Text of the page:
Critical Condition

Come On, Kathleen

This morning, the Department of Health and Human Services released a report headlined, “At Risk: Pre-Existing Conditions Could Affect 1 in 2 Americans: 129 Million Could Be Denied Affordable Coverage Without Health Reform.” Get the implication? Without Obamacare, half of America would be left without health insurance.

Well, admits the actual report, maybe not exactly. The HHS estimates that anywhere between 50 to 129 million non-elderly Americans have “some type of pre-existing condition.” Between 50 and 129 — I’ve gotten more reliable estimates of next year’s weather. But the real laugher is in how the HHS takes the term “pre-existing condition” and mutates it beyond all recognition, in order to prop up our benighted new health-care law.

Let’s understand first what the problem of preexisting conditions is.

Because our World War II–era tax system allows employers to buy health insurance tax-free, while making individuals buy it with after-tax dollars, the vast majority of those under 65 get health insurance from their employers. This, in turn, creates the phenomenon of job lock: Individuals who fall ill at one job (or have family members who fall ill under their health plan) are afraid to leave that job, because switching jobs means switching insurance plans, and a new insurance plan is likely charge more to cover someone who is already sick.

Note that the words “denied coverage” are not present in the preceding paragraph. Indeed, as Michael Cannon points out, a 2001 HHS survey found that only one percent of Americans had ever been denied health insurance for any reason. Cannon brings us to two other studies, one by a Wharton economist and one by the RAND Corporation, both of which echo the HHS data. As Cannon writes,

It is true that insurers charge higher premiums to many people with pre-existing conditions — and it is crucial that they have the freedom to do so.  Risk-based premiums create virtuous incentives for people to buy insurance while they are healthy and to be cost-conscious consumers.  They also encourage insurers to develop innovative products that protect against the risk of higher premiums.  The real problem here is that the government has created an employment-based health insurance system that denies consumers the protections that unregulated markets already provide, as well as additional protections that insurers would develop absent this government intervention.

Our health-care system, pre-Obamacare, was far from perfect. But it’s exceptionally dishonest to say that half of Americans are at risk of losing their coverage without Obamacare’s blizzard of mandates and controls. Instead of creating two new entitlements and hundreds of thousands of pages of new regulations, we could have done something much simpler: equalize the tax treatment of individual and employer-sponsored health insurance.

There are lots of ways to do this, depending on if you want to increase or reduce taxes. You can eliminate the employer loophole altogether, raising taxes by over $300 billion a year, making a huge dent in the budget deficit. Or, you can extend the tax break to all individuals, whether employed, self-employed, or unemployed. Finally, you could split the difference: reducing the tax break for employers, but increasing it for individuals.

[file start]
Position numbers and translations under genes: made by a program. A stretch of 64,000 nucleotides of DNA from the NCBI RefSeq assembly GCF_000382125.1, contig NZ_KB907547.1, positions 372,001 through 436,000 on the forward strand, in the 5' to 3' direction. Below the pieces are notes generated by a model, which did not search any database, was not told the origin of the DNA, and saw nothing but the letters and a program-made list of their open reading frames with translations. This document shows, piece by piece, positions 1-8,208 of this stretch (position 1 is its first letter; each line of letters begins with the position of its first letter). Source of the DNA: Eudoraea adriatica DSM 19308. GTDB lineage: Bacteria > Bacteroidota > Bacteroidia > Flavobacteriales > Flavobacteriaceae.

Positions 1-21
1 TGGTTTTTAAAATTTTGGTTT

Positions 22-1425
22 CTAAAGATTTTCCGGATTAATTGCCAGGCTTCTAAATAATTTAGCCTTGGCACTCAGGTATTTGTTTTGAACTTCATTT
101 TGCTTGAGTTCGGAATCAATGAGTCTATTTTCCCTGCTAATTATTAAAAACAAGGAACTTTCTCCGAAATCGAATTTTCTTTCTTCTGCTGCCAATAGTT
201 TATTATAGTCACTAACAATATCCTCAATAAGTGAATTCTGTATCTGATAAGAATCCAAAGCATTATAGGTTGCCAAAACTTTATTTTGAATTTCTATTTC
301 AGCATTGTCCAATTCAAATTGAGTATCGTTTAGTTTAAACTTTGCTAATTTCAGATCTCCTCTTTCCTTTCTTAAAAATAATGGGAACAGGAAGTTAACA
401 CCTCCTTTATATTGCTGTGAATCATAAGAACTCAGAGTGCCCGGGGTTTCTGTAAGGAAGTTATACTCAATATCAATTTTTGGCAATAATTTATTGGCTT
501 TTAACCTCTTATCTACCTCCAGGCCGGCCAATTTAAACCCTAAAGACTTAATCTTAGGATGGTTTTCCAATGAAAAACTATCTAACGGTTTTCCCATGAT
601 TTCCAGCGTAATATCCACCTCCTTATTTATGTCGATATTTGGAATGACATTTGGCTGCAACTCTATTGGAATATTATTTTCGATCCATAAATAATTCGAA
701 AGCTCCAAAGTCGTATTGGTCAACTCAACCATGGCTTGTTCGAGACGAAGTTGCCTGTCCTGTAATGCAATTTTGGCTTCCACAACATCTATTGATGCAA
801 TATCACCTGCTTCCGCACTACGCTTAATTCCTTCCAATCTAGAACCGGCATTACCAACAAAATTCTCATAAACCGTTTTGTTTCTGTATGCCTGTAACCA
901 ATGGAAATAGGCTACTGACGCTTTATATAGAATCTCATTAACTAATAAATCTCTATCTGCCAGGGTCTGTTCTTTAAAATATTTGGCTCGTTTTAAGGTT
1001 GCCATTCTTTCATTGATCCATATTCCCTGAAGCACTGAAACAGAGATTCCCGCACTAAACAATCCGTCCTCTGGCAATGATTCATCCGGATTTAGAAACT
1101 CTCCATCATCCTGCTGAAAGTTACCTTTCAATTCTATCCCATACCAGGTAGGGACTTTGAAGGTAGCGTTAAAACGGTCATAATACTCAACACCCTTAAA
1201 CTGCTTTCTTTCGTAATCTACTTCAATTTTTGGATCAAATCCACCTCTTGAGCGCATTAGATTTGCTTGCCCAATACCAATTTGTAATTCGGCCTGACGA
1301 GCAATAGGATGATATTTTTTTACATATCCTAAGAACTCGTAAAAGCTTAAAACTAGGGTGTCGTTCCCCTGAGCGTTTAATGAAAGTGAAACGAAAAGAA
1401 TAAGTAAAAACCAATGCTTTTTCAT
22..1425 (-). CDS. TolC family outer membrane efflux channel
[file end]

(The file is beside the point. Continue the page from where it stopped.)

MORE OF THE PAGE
Once people are buying insurance for themselves, rather than depending upon their employer, their insurance stays with them. If you lose your job or change jobs, your insurance will still be yours, just as your auto insurance and your life insurance stays with you regardless of where you work. And if you have insurance, like most Americans do, the issue about preexisting conditions is irrelevant: If you are sick, your insurance provides the coverage it is meant to provide.

Sebelius and her HHS colleagues try to morph the definition of “preexisting conditions” into “conditions.” Take this random sample of Sebelius’ assault on the English language:

An analysis of a survey that follows people over time found that, among healthy people—reporting very good or excellent health with no chronic conditions—today, 15 to 30 percent (depending on their age) will develop a pre-existing condition within the next eight years.

So, let’s get this straight. Fifteen to 30 percent of Americans will, in the future, develop a preexisting condition. This only makes sense if the HHS has also invented time travel.

A person who has health insurance, and later becomes ill, does not have a preexisting condition. He has a condition of the plain old “existing” kind—one that his insurance will help pay for. This is exactly how insurance is supposed to work.

Millions of young, healthy people who can afford health insurance today choose not to buy it. Obamacare will allow them to buy it after they get sick — because, aha! They now have a “preexisting condition.” This is exactly the opposite of how insurance is supposed to work.

Obamacare’s advocates want you to believe that, without their 2,300-page, trillion-dollar extravagance, half of America would lose their health insurance. The reality is that preexisting conditions is a problem affecting a minute fraction of Americans, a problem that could be solved with a simple, one-page bill.

If Republicans repeal Obamacare and replace it with a straightforward law that equalized the tax treatment of employer-sponsored and individually-purchased health insurance, they will have done more for real health-care reform, and for people with real preexisting conditions, than the last forty Congresses put together. Let’s hope they get their chance.

— Avik Roy is an equity research analyst at Monness, Crespi, Hardt & Co. in New York City. He blogs on health-care issues at The Apothecary.

Avik RoyMr. Roy, the president of the Foundation for Research on Equal Opportunity, is a former policy adviser to Mitt Romney, Rick Perry, and Marco Rubio.


The Latest